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Showing posts with label Linux. Show all posts
Showing posts with label Linux. Show all posts

10 Things a new Linux user should learn

1) All: Auto Clipboard. Try this. Start to compose an email. Use your left mouse to highlight this paragraph, or paragraphs or this entire page. Put your cursor back into the compose email. Click your left and right buttons at the same time. Keyboardless copy/paste. With Firefox/Thunderbird, even the HTML tables and format codes get copied automatically. Play around with this.

2) All: Multiple Desktops. If you are new to Linux, you may still be working in the single desktop mode where you have 8 applications open, but all on the same page. Multiple desktops can be thought of this way. If you have 4 desktops, you have 4 computer monitors you can use. You can ONLY see one of them at a time, but you flip between monitors. This way, OpenOffice is open on one desktop, Thunderbird and Firefox on another desktop. Your CD probably has an "Introduction to the Linux desktop". I know, we all hate reading the basics, but I highly recommend it.

3) All: You are having problems with your system. Let's say, for example, you plug that USB drive in and it doesn't seem to do anything. In general, all messages (good, bad and indifferent) are being written to /var/log/messages. In Suse 9.2, I have to be root to be able to see that file, and I don't know about others. Anyway, you can FileManager-->Super User Mode, then navigate to /var/log and look at messages, you can open a console window "su - root" and then "more /var/log/messages" or to watch it in "real time" as you plug the USB drive in "tail -f /var/log/messages". With tip #1, you can post quickly to that online support forum.

4) Advanced User: Expect and AutoExpect. Imagine you have 300 commands you need to run, ranging from FTP to SSH to copy file, to whatever. Wouldn't it be great to be able to use a program to record everything you type, then script it up automatically and be able to run it? That is what expect does. Using autoexpect, which creates the script, you teach your computer what to "expect". If you type cd /etc, and get /etc prompt, autoexpect is recording it, and when you run it, it will dutifully enter "cd /etc" and once it gets the prompt it expects, will enter the next command it recorded. This is more for the experienced users, but I have used this to create expect scripts that ssh to a remote machine, starts DXPC, exit, spawn another terminal with ssh redirection to grab the DXPC port and redirect it to my local machine, ssh to a third machine, point it to the machine running DXPC, start a process and after all that, the gui, running on the third machine fed through to the DXPC machine is arriving on my local screen after going through the SSH redirection. All this now happens with the click of an icon on my desktop.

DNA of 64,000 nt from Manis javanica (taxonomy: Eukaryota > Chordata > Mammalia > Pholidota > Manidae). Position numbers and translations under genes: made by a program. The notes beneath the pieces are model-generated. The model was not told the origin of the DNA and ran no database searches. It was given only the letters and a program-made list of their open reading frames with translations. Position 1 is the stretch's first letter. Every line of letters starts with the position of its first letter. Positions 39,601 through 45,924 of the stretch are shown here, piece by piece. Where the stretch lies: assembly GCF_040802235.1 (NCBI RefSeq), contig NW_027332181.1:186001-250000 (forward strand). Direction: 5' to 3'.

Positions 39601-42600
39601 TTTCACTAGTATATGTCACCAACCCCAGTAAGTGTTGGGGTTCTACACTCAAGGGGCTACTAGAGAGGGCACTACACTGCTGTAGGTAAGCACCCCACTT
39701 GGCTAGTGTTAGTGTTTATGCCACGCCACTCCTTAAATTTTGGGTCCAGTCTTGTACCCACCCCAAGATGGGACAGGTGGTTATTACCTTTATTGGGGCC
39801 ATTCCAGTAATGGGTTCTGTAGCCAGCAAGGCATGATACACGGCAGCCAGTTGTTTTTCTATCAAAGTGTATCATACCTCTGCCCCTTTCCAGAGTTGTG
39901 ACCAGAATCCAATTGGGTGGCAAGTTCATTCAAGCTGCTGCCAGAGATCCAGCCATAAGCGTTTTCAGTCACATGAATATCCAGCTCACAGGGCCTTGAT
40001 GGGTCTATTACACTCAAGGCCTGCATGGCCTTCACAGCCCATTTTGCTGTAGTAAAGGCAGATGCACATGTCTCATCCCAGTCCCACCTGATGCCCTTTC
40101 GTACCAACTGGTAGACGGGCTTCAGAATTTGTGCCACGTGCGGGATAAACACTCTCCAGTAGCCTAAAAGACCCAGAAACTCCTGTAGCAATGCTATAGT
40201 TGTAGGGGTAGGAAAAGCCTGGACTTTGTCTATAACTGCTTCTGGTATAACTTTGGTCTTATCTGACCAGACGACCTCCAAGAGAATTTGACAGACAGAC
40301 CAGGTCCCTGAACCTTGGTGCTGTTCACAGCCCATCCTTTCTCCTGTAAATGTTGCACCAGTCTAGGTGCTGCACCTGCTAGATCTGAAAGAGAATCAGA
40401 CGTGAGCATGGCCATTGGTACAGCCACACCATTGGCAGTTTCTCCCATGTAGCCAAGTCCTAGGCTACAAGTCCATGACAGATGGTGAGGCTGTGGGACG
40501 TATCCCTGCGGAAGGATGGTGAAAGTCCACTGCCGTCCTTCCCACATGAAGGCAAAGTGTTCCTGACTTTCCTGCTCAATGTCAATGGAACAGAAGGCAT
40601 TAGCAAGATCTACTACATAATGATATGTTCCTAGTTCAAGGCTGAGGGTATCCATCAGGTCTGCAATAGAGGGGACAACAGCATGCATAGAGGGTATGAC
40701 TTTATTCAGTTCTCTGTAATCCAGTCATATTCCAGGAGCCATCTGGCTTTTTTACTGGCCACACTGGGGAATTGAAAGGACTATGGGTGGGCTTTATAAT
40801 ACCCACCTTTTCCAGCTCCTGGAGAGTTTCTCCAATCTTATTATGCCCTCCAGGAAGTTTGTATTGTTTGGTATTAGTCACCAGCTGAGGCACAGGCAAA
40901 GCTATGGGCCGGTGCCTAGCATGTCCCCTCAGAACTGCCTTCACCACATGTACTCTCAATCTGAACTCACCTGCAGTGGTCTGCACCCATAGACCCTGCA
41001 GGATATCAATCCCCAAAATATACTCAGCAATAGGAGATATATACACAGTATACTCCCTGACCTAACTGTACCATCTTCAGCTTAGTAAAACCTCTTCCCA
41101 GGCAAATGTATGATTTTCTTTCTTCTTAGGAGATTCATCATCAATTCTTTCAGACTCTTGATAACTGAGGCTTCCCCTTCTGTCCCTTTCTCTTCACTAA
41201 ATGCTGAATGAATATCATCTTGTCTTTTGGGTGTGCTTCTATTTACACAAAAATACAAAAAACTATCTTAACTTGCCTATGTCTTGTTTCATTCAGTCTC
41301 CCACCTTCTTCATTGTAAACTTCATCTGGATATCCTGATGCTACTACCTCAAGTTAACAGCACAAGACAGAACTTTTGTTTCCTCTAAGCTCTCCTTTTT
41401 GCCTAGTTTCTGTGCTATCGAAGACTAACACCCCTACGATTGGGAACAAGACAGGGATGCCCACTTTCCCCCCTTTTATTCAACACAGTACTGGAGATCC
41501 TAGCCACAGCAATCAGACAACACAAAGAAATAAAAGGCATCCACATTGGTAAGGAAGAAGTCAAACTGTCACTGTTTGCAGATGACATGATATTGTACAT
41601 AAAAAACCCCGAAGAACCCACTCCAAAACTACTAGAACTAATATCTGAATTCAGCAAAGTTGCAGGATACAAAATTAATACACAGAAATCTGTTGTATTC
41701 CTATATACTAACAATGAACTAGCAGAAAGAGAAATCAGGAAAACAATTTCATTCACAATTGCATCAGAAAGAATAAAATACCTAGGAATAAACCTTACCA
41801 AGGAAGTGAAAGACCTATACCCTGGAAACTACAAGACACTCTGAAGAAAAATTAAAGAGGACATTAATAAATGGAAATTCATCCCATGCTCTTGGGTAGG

5) Advanced User: DXPC A little know utility, but essential for anyone doing remote UNIX/LINUX support over dialup (as I do most every day). When you don't need the security of SSH (like a direct dialup link to a remote site), and need max compression to get that remote GUI locally, Differential X Compression is something you should look at. Again, for the more experienced Linux user.

6) All: Knowing which application does what is sometimes hard. If it isn't in the Start menu, how do you know gFTP is a fantastic FTP Client? It may be installed, it might still be on your CD, but knowing the name is key. Here is a link I relied on a lot, and can point you in the right direction. Linux Native Replacements to Windows Programs

7) All: Autocomplete. OK, you have opened the console to do your thing. Linux bash (most likely your command tool environment) will complete typing for you. Suppose you want to rename ThisIsMyFirstSavedFile.txt to ThisIsMyFirstSavedFile.txt_orig. If you enter the first few letters "Thi" then press tab (or esc twice, UNIX convention) it will finish typing the whole word. If you have another file called ThisIsMySecondSavedFile.txt in the same directory, it will type as far as it can ("ThisIsMy") then beep. Hit tab again, it will list all the possibilities. Once you get good with this, you will wonder how you ever got along without it.

8) All: command History. You are still working in the command line, and you have to enter the command "cp ThisIsMyFirstSavedFile.txt ThisIsMyFirstSavedFile.txt_orig" again. What a pain. Wait, press the up arrow. Each time you press up, the previous command in the history shows up.

9) All: man is your friend. No, not the guy next to you, but man pages. Virtually all command line commands have a man page (manual page). "man cp", "man tail", "man [command]" which will give you syntax and option information. An easier way to read man pages, that I find is simple "man [command]" in google. Someone has posted the man page in HTML format.